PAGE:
The Kingdom left a significant cultural legacy, today notably promoted by the Prussian Cultural Heritage Foundation, which has become one of the largest cultural organisations in the world. In 1415 a Hohenzollern Burgrave came from the south to the March of Brandenburg and took control of the area as elector. In 1417 the Hohenzollern was made an elector of the Holy Roman Empire. After the Polish wars, the newly established Baltic towns of the German states, including Prussia, suffered many economic setbacks. Many of the Prussian towns could not afford to attend political meetings outside of Prussia; the towns were poverty stricken, with the largest town, having to borrow money from elsewhere to pay for trade. Poverty in these towns was caused by Prussia's neighbours, who had established and developed such a monopoly on trading that these new towns could not compete; these issues led to feuds, trade competition and invasions. However, the fall of these towns gave rise to the nobility, separated the east and the west, allowed the urban middle class of Brandenburg to prosper.
It was clear in 1440 how different Brandenburg was from the other German territories, as it faced two dangers that the other German territories did not, partition from within and the threat of invasion by its neighbours. It prevented partition by enacting the Dispositio Achillea, which instilled the principle of primogeniture to both the Brandenburg and Franconian territories; the second issue was resolved through expansion. Brandenburg was surrounded on every side by neighbours whose boundaries were political. Any neighbour could consume Brandenburg at any moment; the only way to defend herself was to absorb her neighbours. Through negotiations and marriages Brandenburg but expanded her borders, absorbing neighbours and eliminating the threat of attack; the Hohenzollerns were made rulers of the Margraviate of Brandenburg in 1518. In 1529 the Hohenzollerns secured the reversion of the Duchy of Pomerania after a series of conflicts, acquired its eastern part following the Peace of Westphalia. In 1618 the Hohenzollerns inherited the Duchy of Prussia, since 1511 ruled by Hohenzollern Albrecht of Brandenburg Prussia, who in 1525 converted the Teutonic Order ruled state to a Protestant Duchy by accepting fiefdom of the crown of Poland.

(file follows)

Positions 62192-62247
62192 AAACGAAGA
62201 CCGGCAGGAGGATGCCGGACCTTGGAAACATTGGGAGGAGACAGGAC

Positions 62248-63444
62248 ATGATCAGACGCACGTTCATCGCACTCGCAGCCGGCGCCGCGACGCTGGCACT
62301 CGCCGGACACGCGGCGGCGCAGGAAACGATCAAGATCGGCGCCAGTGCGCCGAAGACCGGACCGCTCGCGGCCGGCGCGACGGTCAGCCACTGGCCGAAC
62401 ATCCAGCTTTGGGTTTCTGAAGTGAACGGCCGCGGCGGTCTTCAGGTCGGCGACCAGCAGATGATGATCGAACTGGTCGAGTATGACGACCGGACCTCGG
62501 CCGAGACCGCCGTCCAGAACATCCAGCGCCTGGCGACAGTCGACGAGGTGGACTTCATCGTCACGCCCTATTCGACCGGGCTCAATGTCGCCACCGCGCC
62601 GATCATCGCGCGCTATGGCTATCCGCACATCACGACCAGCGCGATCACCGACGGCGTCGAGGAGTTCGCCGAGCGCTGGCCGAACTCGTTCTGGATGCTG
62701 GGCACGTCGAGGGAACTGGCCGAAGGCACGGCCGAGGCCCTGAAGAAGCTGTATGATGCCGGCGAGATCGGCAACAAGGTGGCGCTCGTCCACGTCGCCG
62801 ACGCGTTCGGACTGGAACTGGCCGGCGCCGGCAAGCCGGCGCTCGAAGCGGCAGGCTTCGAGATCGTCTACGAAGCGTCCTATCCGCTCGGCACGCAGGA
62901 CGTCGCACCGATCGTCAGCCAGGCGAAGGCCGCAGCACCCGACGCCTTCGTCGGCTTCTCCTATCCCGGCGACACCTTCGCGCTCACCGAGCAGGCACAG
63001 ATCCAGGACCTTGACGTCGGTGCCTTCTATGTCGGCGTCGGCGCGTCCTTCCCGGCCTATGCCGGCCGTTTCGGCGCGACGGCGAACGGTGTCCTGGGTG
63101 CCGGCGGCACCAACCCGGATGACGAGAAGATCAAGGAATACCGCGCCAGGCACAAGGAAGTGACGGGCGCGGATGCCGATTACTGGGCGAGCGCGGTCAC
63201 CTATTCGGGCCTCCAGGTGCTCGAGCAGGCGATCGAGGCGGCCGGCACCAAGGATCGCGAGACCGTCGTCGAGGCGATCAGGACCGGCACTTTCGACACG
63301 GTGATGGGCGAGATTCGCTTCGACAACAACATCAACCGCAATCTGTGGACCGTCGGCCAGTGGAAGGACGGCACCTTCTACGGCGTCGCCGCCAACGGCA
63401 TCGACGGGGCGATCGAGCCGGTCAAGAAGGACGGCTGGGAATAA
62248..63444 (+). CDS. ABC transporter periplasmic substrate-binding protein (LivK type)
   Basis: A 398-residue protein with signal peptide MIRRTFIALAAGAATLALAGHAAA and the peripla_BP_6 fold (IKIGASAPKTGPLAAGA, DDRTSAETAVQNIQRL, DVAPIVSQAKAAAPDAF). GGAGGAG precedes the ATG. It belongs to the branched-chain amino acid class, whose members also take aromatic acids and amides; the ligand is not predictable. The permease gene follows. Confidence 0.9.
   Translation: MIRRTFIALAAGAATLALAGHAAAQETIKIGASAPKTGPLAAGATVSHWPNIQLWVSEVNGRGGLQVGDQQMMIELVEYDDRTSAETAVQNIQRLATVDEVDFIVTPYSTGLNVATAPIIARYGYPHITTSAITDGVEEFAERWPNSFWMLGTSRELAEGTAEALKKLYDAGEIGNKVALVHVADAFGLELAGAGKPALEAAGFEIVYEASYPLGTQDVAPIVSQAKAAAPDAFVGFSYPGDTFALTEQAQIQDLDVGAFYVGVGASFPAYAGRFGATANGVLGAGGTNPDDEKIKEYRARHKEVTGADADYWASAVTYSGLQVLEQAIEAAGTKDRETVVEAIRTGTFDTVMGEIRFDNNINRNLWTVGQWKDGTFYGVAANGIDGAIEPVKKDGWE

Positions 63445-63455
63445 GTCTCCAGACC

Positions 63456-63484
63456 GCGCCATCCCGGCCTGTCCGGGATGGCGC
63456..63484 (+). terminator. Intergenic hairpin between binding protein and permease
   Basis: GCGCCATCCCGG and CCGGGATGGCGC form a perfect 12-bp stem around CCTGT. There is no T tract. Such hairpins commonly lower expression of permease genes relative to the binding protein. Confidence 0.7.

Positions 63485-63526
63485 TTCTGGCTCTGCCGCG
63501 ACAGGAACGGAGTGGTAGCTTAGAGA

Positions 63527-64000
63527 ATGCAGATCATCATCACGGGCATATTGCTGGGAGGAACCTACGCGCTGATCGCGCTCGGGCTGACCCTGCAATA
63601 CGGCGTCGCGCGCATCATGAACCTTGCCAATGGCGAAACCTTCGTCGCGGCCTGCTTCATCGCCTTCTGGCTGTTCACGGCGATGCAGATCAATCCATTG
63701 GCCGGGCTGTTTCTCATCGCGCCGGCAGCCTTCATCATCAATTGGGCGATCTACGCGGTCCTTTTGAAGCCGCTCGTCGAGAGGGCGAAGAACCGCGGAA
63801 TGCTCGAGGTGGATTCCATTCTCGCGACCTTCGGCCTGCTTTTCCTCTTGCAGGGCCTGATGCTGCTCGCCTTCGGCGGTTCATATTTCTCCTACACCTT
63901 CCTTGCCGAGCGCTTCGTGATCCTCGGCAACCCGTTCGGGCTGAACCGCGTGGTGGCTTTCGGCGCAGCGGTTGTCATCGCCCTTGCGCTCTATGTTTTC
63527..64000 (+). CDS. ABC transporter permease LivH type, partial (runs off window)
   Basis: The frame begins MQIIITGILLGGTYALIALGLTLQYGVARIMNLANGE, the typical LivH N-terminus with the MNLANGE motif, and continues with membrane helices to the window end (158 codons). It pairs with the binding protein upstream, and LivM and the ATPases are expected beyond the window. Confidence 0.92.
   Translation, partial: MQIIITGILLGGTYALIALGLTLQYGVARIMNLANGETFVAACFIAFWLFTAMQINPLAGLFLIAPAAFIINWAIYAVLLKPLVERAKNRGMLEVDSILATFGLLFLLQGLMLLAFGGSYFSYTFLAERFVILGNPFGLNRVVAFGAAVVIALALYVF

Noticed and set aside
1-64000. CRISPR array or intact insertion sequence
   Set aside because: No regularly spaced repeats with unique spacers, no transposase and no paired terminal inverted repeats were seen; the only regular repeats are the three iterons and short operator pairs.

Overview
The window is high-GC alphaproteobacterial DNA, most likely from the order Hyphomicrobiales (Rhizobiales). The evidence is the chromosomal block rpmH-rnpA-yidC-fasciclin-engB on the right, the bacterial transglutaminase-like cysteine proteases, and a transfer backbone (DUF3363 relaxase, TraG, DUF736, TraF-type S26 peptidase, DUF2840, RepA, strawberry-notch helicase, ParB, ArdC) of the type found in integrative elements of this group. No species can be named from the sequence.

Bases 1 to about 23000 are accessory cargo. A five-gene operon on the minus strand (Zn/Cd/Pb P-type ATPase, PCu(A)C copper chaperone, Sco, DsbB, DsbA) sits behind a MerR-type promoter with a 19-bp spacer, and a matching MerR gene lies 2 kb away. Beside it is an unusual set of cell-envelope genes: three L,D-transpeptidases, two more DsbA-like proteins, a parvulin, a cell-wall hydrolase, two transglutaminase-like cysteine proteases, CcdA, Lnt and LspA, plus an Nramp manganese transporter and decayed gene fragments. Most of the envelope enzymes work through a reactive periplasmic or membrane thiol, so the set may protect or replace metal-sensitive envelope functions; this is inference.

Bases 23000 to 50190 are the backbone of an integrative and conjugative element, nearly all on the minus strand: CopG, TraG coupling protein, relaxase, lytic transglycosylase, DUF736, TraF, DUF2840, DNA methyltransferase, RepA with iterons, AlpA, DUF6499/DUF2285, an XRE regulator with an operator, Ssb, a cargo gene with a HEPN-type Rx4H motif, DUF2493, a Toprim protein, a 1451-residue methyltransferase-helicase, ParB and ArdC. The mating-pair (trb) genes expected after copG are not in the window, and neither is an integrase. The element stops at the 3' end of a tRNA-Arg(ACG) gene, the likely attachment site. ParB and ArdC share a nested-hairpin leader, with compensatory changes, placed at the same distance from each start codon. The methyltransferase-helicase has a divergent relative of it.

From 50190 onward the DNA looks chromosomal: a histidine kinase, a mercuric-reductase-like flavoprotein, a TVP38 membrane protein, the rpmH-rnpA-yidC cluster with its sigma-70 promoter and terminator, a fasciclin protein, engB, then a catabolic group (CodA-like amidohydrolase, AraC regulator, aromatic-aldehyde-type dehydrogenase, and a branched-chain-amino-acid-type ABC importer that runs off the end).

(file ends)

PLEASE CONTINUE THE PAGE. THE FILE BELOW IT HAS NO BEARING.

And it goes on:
It was ruled in a personal union with Brandenburg
Johann Christian Ludwig Hellwig
Johann Christian Ludwig Hellwig was a German entomologist and wargame designer. After studies of mathematics and natural history at the university of Frankfurt, he became, in 1766, adviser to prince Wilhelm Adolf von Braunschweig at the time of his voyage in the south of Russia. In 1771, he taught in two colleges of Brunswick he became professor of philosophy of the University of Helmstedt. In 1790, he taught mathematics and natural science at the military academy of Braunschweig, where famously he was the "Master of Pages", his attempts to instruct the young in military sciences inspired his work on wargames. He exerted a great influence on his pupils, he was the tutor and the father-in-law of the German entomologist Johann Karl Wilhelm Illiger, who became director of the zoological garden of Berlin, of the mineralogist Gottlieb Peter Sillem and the count Johann Centurius Hoffmannsegg. His work in the taxonomy of the insects in collaboration with Illiger and Hoffmannsegg is famous and was the entomological origin of the collections of the University of Berlin.